Direct Methods

In this section, we briefly discuss direct methods for the computation of eigenvalues of symmetric matrices that can be stored in the computer as full matrices. These direct methods are sometimes called transformation methods and are built up around similarity transformations.

They are implemented in LAPACK [12], ScaLAPACK [52],
and the `eig` command in
MATLAB.^{}

All the subspace-based algorithms we are going to discuss later in this chapter need to use dense, tridiagonal, or banded matrix routines as inner iterations to get Ritz approximations to subspace eigenvalues.

The most common direct methods have two phases:

- Find an orthogonal matrix such that is a tridiagonal matrix.
- Compute the eigendecomposition of the tridiagonal matrix .

The initial reduction to tridiagonal form is made by a sequence of
orthogonal Householder reflections and takes
floating point operations,
or
if eigenvectors are also desired.
The symmetric or Hermitian driver routines of LAPACK start with this
reduction: it is computed by the computational routines `xSYTRD`
for the real and `xHETRD` for the complex case (`PxSYTRD`
and `PxHETRD` in ScaLAPACK).
There are also implementations for packed and banded storage.

There is a choice of methods for finding the eigendecomposition of a tridiagonal matrix:

*QR algorithm:*- This algorithm finds all the eigenvalues
and optionally all the eigenvectors.
It takes floating point operations for finding all the eigenvalues
of a tridiagonal matrix. Since
reducing a dense matrix to tridiagonal form costs
floating point operations, is negligible for large enough .
For finding all the eigenvectors as well, QR iteration takes a little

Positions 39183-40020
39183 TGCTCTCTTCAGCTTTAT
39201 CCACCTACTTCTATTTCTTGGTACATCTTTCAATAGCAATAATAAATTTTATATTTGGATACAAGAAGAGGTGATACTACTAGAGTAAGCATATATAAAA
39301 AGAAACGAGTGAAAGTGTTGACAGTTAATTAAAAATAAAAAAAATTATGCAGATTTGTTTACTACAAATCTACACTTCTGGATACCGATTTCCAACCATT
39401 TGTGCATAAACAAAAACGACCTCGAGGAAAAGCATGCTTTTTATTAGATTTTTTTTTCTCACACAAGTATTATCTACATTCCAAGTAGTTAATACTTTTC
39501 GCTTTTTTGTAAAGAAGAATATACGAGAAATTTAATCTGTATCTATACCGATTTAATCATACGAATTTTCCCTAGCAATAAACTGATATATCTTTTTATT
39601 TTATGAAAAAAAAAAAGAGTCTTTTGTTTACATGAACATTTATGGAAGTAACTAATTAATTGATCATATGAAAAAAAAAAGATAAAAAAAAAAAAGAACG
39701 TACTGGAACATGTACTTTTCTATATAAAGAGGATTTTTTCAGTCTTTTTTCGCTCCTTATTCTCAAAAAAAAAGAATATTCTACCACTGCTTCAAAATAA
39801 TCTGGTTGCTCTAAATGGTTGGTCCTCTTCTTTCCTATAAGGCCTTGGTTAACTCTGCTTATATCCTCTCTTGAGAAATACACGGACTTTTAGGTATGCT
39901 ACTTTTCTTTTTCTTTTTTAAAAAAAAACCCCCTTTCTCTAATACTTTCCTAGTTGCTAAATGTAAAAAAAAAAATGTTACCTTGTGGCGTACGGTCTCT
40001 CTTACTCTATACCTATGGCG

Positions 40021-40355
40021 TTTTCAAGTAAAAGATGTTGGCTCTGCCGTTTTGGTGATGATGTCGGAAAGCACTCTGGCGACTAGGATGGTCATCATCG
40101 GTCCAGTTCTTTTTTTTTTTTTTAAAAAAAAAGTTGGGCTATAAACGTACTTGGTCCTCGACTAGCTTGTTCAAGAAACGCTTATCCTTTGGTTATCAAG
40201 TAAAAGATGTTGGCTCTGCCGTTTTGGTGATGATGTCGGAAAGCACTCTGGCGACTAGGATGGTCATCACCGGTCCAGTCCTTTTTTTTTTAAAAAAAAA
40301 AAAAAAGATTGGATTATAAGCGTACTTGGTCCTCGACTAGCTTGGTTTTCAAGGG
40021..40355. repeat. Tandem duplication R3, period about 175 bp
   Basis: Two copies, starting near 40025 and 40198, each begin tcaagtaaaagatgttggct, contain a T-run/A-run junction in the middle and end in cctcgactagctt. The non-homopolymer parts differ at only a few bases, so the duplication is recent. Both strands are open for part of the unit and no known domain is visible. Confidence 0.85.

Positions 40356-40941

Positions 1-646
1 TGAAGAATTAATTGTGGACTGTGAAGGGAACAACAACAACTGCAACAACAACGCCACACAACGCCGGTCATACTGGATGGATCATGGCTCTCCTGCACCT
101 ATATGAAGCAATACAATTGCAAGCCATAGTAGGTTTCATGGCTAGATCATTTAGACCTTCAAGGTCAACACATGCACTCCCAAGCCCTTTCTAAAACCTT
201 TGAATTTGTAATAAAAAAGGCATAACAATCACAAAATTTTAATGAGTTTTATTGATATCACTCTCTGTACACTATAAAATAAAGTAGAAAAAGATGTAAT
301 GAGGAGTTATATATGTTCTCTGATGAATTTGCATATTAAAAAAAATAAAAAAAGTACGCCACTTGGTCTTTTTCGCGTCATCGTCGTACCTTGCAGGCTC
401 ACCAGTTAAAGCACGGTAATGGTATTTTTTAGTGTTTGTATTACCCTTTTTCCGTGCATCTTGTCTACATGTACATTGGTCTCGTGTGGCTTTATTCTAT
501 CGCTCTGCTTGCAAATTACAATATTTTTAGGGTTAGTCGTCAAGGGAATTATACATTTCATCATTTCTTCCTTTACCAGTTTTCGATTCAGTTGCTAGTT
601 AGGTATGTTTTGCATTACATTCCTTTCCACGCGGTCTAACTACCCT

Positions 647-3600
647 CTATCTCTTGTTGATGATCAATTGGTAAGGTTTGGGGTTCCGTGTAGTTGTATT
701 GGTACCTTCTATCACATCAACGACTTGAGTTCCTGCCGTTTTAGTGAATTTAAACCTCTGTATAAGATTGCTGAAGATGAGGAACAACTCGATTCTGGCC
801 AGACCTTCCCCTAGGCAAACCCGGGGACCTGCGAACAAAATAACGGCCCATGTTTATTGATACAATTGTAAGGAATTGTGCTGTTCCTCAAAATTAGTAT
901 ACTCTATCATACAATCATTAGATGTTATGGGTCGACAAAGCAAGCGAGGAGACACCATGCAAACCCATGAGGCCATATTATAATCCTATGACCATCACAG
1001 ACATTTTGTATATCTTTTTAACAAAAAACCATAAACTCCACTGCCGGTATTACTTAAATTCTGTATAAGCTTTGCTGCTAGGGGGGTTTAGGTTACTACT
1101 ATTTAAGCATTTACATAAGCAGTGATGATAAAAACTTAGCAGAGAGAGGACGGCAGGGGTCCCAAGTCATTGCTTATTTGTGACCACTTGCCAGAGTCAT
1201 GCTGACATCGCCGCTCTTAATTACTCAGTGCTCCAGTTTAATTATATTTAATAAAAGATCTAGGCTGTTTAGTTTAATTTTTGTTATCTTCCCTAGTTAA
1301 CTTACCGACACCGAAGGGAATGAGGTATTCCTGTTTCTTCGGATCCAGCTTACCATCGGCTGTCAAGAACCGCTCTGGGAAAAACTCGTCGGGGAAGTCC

over floating point operations on average.
It is implemented as
`xSTEQR`and`xSTERF`in LAPACK.This is the algorithm underlying the MATLAB command

`eig`.^{} *Divide-and-conquer method:*-
It divides the tridiagonal matrix into two halves, solves the eigenproblems
of each of the halves, and glues the solutions together
by solving a special rational equation. It is implemented in LAPACK
as
`xSTEVD`.`xSTEVD`can be many times faster than`xSTEQR`for large matrices but needs more workspace ( or ). *Bisection method and inverse iteration:*-
Bisection may be used to find just a subset of the
eigenvalues, say those in an interval .
It needs only floating point operations, where is the
number of eigenvalues desired.
Thus the bisection method could be much faster than
the QR method when .
It can be highly accurate, but may be adjusted to run faster
if lower accuracy is acceptable.
Inverse iteration can then be used to find the corresponding eigenvectors. In the best case, when the eigenvalues are well separated, inverse iteration also costs only floating point operations. This is much less than either QR or divide-and-conquer, even when all eigenvalues and eigenvectors are desired (). On the

other hand, when many eigenvalues are clustered close together, Gram-Schmidt orthogonalization will be needed to make sure that we do not get several identical eigenvectors. This will add floating point operations to the operation count in the worst case.Bisection method and inverse iteration are implemented in the LAPACK routines

`xSTEBZ`and`xSTEIN`, and they are available as options in`xSYEVX`. In ScaLAPACK, they are subroutines`PxSTEBZ`and`PxSTEIN`. *Relatively robust representation algorithm:*-
This algorithm uses an LDL factorization of a number of translates
of , for one shift near each cluster of eigenvalues.
For each translate the algorithm computes very accurate eigenpairs
for the tiny eigenvalues.
It is implemented as
`xSTEGR`in LAPACK.`xSTEGR`is faster than all the routines except in a few cases and uses the least workspace. See [358,128,360].

Finally, a classical method for solving Hermitian eigenvalue problems
is the *Jacobi method*.
This method constructs an orthogonal transformation to diagonal form,

by applying a sequence of elementary orthogonal rotations, each time reducing the sum of squares of the nondiagonal elements of the matrix, until it is of diagonal form to working accuracy.

The Jacobi algorithm has been very popular, since it is implemented by a very simple program and gives eigenvectors that are orthogonal to working accuracy. However, it cannot compete with the QR method in terms of operation counts: Jacobi needs multiplications for sweeps ( to 5 usually), which is more than the needed for tridiagonal reduction.

There is one important advantage to the Jacobi algorithm. Properly implemented it can deliver eigenvalue approximations with a small error in the relative sense, in contrast to algorithms based on tridiagonalization, which only guarantee that the error is bounded relative to the norm of the matrix (4.3). See [124].